Polish scientists are getting closer to an effective drug for COVID-19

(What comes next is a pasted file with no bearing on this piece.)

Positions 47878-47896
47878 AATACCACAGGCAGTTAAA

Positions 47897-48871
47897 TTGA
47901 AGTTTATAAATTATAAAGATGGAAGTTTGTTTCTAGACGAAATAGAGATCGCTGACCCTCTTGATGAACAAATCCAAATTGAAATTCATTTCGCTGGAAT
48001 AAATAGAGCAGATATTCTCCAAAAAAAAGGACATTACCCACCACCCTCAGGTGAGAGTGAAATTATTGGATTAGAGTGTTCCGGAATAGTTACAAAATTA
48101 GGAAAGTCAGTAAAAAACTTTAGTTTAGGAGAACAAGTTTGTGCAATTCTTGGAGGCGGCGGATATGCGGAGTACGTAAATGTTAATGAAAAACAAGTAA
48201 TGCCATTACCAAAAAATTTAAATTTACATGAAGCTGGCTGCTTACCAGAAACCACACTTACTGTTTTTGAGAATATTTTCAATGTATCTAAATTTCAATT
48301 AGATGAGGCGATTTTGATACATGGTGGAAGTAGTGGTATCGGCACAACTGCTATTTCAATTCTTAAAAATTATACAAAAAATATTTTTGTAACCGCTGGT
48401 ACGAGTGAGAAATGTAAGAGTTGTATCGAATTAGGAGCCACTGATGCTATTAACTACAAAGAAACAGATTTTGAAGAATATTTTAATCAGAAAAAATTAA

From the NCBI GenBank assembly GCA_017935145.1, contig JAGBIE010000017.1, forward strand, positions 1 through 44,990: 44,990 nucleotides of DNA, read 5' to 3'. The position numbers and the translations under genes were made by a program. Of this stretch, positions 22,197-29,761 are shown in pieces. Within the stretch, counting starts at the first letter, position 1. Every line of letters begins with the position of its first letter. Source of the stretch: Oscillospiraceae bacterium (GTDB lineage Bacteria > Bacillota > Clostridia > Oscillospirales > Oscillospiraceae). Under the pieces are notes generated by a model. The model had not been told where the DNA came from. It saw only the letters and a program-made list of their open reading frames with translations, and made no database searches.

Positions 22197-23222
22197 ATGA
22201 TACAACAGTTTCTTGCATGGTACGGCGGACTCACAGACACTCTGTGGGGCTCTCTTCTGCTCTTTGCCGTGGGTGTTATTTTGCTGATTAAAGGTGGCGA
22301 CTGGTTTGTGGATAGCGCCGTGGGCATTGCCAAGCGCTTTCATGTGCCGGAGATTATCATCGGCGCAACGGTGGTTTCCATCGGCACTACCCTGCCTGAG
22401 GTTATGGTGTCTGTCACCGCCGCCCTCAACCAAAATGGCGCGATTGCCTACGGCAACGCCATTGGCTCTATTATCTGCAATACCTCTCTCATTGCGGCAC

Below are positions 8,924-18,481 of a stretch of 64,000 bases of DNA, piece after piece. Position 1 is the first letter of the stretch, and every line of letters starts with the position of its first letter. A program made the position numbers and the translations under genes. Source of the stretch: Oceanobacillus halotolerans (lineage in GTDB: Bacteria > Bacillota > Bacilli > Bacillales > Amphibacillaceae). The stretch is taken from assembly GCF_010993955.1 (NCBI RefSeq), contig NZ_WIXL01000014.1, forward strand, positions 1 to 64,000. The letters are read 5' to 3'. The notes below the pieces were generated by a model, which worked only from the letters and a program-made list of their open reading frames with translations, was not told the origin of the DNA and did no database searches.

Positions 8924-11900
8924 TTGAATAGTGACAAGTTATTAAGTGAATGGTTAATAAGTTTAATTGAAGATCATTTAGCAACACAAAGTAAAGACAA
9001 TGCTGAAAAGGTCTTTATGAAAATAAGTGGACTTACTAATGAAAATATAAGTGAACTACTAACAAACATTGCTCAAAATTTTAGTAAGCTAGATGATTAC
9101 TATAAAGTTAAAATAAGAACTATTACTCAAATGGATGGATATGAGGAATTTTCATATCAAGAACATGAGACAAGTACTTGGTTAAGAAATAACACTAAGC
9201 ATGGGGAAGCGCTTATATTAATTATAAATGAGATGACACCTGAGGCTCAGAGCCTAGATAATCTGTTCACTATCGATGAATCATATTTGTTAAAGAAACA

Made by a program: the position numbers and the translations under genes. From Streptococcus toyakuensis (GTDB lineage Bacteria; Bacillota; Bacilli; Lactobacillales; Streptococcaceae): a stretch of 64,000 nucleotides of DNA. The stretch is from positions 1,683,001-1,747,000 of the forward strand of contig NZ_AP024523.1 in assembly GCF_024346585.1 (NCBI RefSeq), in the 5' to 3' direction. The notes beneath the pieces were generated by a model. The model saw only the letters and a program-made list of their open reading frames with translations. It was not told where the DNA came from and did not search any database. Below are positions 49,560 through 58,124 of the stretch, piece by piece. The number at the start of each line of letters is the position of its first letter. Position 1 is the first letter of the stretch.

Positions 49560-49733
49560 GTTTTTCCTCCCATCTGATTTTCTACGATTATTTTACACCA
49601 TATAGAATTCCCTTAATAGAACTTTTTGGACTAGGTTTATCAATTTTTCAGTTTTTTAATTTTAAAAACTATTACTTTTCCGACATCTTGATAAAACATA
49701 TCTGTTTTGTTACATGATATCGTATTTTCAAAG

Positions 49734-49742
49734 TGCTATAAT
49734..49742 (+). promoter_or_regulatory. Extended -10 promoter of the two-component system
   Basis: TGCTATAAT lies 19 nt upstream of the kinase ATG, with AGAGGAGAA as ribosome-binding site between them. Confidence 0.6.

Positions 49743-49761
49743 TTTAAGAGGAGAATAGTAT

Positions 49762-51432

A team of Polish scientists from Łukasiewicz – Industrial Chemistry Institute and Wrocław University of Technology, in cooperation with the laboratories of Rolf Hilgenfeld (Lubeck) and Shaun Olsen (San Antonio), identified molecules with great therapeutic potential that could be a breakthrough in finding an effective drug against COVID-19. Thanks to research conducted under the supervision of Prof. Drąga from the Wrocław University of Science and Technology managed to identify molecules whose action may be even better than that of ebselene – a known anti-inflammatory drug, which in previous studies turned out to be a promising inhibitory substance (inhibitor) of both SARS-CoV-2 proteases. The COVID-19-causing coronavirus has two proteases, or enzymes. The aim of the The project “Research on a vaccine against the SARS-CoV-2 virus and support for research work on the search for an effective therapy” is precisely the inhibition of the enzyme, which will prevent the spread of the virus. – Our research on close structural analogs of this drug allowed to identify even better than ebselene molecules, both for Mpro and PLpro proteases. What’s more, these compounds are excellent inhibitors of both viral proteases, so their therapeutic potential is definitely more promising – explains Prof. Drąg from the Wrocław University of Technology. Research currently conducted by prof. Drąg was preceded by the preparation of an active and functional Mpro protease, which was undertaken by a team led by dr hab. Małgorzata Kęsik-Brodacka from Łukasiewicz – Institute of Industrial Chemistry. – The discovery is a promising platform for the development of new antiviral drugs targeting both SARS-CoV-2 proteases – emphasizes Dr. Małgorzata Kęsik-Brodacka from Łukasiewicz – IChP. Completion of the project is planned for the end of October this year. The direction of further research will depend on the results of intensive work. Research work is financed, inter alia, from the fund of the Medical Research Agency.